On average, there are 129 suicides per day, according to the American Foundation of Suicide Prevention (AFSP). During the COVID-19 pandemic, there is concern that this number could rise as people are isolated and away from their support systems.
Jessica van der Stad, Regional Director for AFSP, said the COVID-19 pandemic has given people the opportunity to practice patience and kindness with one another.
“I’ve learned that a lot of times in meetings, if people are five to 10 minutes late, it might be because they're fixing their webcam, or working out internet issues, or finding a way to keep their dog quiet, so there’s an opportunity for us to have compassion for one another,” she said.
Van der Stad said it’s important to practice empathy because we don’t always know what people are going through day to day.
“We don't know if they typically have their children go to school, and they can work from home, and now that their children are in the house, there’s a lot of more unknowns and uncertainties,” she said. “It just gives us the opportunity to really slow down a bit, which is hard sometimes, and to really figure out what's going on and to show people a level of kindness that we might not have been able to exhibit before.”
Van der Stad said people often check on their strong friends. But during the COVID-19 pandemic, she suggests checking on everyone.
“If you're feeling good, that's an opportunity to check on other people who might be struggling,” she said. “And I think there's an opportunity here to really be honest with each other.”
As a mental health professional, Van der Stad said she often feels pressure to “know it all, figure it out, be the strong one.” But she’s had tough days just like everyone else.
“I’ve had days where it just feels impossible. The internet's not working; the dog is barking a lot more,” she said. “I have to just stop and take a break, and I think it's the first time in my career that I really began to understand how some days are just hard, and that's OK. It's OK to feel like that right now.”
While it’s appropriate to feel overwhelmed, Van der Stad said people shouldn’t isolate and cut themselves off from others.
“I think it’s so important to encourage people to reach out,” she said. “If you are struggling, ask for help. If you are having a strong day, if you're feeling good, be there for someone else, because again it’s about compassion right now.”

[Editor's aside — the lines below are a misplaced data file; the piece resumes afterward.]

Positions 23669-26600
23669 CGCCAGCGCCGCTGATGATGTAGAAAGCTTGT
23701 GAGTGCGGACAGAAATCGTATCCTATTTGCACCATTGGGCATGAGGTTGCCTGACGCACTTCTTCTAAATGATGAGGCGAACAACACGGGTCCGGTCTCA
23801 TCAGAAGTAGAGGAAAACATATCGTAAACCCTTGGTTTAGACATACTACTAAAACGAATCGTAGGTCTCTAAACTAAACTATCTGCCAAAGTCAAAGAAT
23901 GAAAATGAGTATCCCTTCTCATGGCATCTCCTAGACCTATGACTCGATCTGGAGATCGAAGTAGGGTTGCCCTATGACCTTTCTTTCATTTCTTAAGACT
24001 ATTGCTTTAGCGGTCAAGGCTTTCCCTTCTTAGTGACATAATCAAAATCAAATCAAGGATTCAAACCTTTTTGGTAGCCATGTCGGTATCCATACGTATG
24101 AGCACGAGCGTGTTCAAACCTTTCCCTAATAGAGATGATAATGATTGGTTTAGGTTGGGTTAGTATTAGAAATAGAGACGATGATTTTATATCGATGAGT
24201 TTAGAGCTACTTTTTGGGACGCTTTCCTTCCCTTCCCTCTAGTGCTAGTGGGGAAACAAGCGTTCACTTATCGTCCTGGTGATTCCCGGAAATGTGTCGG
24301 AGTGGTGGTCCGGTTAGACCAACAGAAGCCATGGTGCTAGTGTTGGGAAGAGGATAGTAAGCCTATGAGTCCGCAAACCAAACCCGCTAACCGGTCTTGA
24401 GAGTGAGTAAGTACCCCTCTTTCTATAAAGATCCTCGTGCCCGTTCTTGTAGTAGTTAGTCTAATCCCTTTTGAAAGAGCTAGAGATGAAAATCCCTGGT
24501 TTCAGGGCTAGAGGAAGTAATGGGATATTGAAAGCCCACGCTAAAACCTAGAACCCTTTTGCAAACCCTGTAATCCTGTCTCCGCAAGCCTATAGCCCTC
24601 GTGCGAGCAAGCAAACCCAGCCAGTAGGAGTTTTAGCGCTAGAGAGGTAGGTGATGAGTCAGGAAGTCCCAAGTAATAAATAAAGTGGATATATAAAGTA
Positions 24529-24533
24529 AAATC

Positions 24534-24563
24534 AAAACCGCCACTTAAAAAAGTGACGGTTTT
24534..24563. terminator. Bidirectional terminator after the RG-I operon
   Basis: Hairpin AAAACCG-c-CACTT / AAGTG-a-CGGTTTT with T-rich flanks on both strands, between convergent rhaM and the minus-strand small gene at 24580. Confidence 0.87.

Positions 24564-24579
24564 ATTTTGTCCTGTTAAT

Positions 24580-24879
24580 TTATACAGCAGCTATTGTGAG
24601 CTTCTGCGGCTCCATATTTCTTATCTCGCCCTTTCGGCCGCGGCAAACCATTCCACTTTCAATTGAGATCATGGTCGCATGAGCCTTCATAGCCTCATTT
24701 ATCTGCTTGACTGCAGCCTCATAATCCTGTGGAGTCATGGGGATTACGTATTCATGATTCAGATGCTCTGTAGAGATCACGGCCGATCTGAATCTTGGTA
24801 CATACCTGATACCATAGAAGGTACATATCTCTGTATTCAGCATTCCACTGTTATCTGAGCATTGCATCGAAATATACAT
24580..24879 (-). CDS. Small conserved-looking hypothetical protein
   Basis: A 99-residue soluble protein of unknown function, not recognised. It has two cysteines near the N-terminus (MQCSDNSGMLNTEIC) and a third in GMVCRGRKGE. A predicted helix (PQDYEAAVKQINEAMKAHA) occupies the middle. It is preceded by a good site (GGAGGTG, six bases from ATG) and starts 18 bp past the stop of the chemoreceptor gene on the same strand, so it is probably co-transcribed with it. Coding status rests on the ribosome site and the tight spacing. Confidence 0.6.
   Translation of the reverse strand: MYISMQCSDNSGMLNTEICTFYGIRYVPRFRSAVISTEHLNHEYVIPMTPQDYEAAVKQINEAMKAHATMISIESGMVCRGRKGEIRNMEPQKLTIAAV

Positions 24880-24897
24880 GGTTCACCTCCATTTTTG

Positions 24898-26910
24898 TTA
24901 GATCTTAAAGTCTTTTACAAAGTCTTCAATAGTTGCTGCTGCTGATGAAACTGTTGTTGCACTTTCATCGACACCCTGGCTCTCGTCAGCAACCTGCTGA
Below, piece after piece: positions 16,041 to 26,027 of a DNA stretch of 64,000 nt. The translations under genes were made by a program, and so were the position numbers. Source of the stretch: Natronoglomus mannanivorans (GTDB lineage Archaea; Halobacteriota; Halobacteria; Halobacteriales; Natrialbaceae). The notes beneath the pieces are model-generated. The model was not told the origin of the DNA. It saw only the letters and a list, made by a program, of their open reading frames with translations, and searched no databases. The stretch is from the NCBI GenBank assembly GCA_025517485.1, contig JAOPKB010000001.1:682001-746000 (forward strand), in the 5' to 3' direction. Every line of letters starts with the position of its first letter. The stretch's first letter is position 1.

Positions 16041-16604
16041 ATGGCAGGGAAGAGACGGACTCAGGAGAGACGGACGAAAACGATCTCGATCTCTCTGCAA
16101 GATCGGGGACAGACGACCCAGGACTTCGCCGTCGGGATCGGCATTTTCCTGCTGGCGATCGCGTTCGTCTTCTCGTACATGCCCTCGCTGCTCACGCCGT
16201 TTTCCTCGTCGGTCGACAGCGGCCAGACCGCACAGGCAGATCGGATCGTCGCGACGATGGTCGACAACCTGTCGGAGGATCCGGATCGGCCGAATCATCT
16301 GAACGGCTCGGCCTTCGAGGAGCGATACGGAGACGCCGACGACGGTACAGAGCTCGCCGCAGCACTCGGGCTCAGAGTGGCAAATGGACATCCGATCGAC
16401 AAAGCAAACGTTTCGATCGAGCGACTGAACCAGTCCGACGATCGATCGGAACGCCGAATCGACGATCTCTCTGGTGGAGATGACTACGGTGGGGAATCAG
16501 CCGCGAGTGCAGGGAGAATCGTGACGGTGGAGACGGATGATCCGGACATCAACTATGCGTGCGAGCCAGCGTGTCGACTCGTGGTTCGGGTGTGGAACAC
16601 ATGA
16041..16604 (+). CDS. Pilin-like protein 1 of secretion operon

If you start to feel overwhelmed, Van der Stad suggests taking a moment to breathe.
“Take a deep breath in, let it out, and also figure out what you can control,” she said.
If reading the news causes you stress, Van der Stad said you can create a schedule: Read it every other day or for only 10 minutes each day. Van der Stad said another thing you can control is washing your hands and keeping your house clean.
“When this first started, encouraging people and we still are, to wash your hands. And that’s a great practice, not because not only does it keep us safe, but it’s something we can control. So much unknown is around COVID we can do things to keep ourselves safe. Physically distancing, washing our hands, maybe scrubbing those counters a little more. But again, figure out what you can control.”
May is Mental Health Awareness Month. The American Foundation for Suicide Prevention has moved its outreach programs and presentations online so that anyone can access them for free. AFSP has local chapters that have education and community programs, research and advocacy, and support for those affected by suicide.
“What was quite amazing in all of this is that last month as a division, over 300 people participated in our online programs,” Van der Stad said. “And that’s probably more people than we would have been able to reach if we had in-person events.”
Van der Stad first joined AFSP as a volunteer, and then she took a staff position a few years later.
“I became involved with the American Foundation for Suicide Prevention after losing my dad to suicide. He took his life in 2008,” she said. “I was in a Starbucks not long after his death, and I saw this poster on the community board. I remember in bright yellow writing it said ‘walk to fight suicide,’ and I think it was the first time since his death that I saw the word ‘suicide’ out in public.”
After seeing this poster, she realized that she wasn’t the only one experiencing the loss of her dad. Joining AFSP was “an opportunity to really understand not only what he had been going through and the reasons, there wasn't one, that he got to the place that he thought taking his life was the only option.” AFSP also helped Van der Stad understand the risk factors she had as the daughter of someone with a mental illness. She also struggled with depression, anxiety, and stress.
COVID-19 has shown her how quickly someone’s mindset can change.
“Right before California officially went into stay at home orders, we were kind of encouraged to physically distance, things were getting canceled, and I have probably been alone for about a week and I really started to struggle,” she said. “I started to struggle with thoughts that were scary, and I had a lot of stress, a lot of anxiety, and I realized that all those measures that I had in place to protect myself weren’t working.”
She started going to teletherapy, which she said has been fantastic for her.
At any point in life, Van der Stad said people can have thoughts of suicide.
“It's a perfectly normal human experience, but what’s not OK is to struggle by yourself,” she said. “We encourage people to reach out, get help, and you know breaking down those barriers so that people know that help is available, and that it's not a character flaw, it's not a character weakness, to have these thoughts, but there is help available.”
If you are in crisis, call 800-273-8255 or text TALK to 741741.
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